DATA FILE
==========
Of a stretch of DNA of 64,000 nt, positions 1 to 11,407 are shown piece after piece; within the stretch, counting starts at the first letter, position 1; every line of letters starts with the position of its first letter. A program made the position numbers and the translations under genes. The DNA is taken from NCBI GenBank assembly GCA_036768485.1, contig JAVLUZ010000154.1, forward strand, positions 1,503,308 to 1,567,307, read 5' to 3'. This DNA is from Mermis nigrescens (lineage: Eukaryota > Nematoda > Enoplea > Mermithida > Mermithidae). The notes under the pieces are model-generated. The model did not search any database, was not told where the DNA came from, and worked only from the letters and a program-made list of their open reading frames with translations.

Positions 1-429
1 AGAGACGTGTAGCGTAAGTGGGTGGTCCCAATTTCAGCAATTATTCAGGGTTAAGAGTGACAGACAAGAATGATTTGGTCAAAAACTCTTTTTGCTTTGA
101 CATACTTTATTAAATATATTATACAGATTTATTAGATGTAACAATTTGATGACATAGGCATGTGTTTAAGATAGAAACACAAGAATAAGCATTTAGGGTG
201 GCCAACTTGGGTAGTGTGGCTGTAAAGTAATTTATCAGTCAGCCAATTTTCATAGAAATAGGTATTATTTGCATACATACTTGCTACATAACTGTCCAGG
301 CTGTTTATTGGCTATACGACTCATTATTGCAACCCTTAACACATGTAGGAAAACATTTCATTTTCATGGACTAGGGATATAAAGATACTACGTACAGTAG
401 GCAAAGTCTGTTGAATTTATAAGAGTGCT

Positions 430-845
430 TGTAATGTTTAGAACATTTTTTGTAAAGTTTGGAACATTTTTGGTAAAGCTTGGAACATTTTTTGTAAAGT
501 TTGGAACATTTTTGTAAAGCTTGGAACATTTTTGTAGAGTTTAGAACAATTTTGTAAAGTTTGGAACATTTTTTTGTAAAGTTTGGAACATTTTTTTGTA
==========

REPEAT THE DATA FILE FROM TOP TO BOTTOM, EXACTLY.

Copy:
Of a stretch of DNA of 64,000 nt, positions 1 to 11,407 are shown piece after piece; within the stretch, counting starts at the first letter, position 1; every line of letters starts with the position of its first letter. A program made the position numbers and the translations under genes. The DNA is taken from NCBI GenBank assembly GCA_036768485.1, contig JAVLUZ010000154.1, forward strand, positions 1,503,308 to 1,567,307, read 5' to 3'. This DNA is from Mermis nigrescens (lineage: Eukaryota > Nematoda > Enoplea > Mermithida > Mermithidae). The notes under the pieces are model-generated. The model did not search any database, was not told where the DNA came from, and worked only from the letters and a program-made list of their open reading frames with translations.

Positions 1-429
1 AGAGACGTGTAGCGTAAGTGGGTGGTCCCAATTTCAGCAATTATTCAGGGTTAAGAGTGACAGACAAGAATGATTTGGTCAAAAACTCTTTTTGCTTTGA
101 CATACTTTATTAAATATATTATACAGATTTATTAGATGTAACAATTTGATGACATAGGCATGTGTTTAAGATAGAAACACAAGAATAAGCATTTAGGGTG
201 GCCAACTTGGGTAGTGTGGCTGTAAAGTAATTTATCAGTCAGCCAATTTTCATAGAAATAGGTATTATTTGCATACATACTTGCTACATAACTGTCCAGG
301 CTGTTTATTGGCTATACGACTCATTATTGCAACCCTTAACACATGTAGGAAAACATTTCATTTTCATGGACTAGGGATATAAAGATACTACGTACAGTAG
401 GCAAAGTCTGTTGAATTTATAAGAGTGCT

Positions 430-845
430 TGTAATGTTTAGAACATTTTTTGTAAAGTTTGGAACATTTTTGGTAAAGCTTGGAACATTTTTTGTAAAGT
501 TTGGAACATTTTTGTAAAGCTTGGAACATTTTTGTAGAGTTTAGAACAATTTTGTAAAGTTTGGAACATTTTTTTGTAAAGTTTGGAACATTTTTTTGTA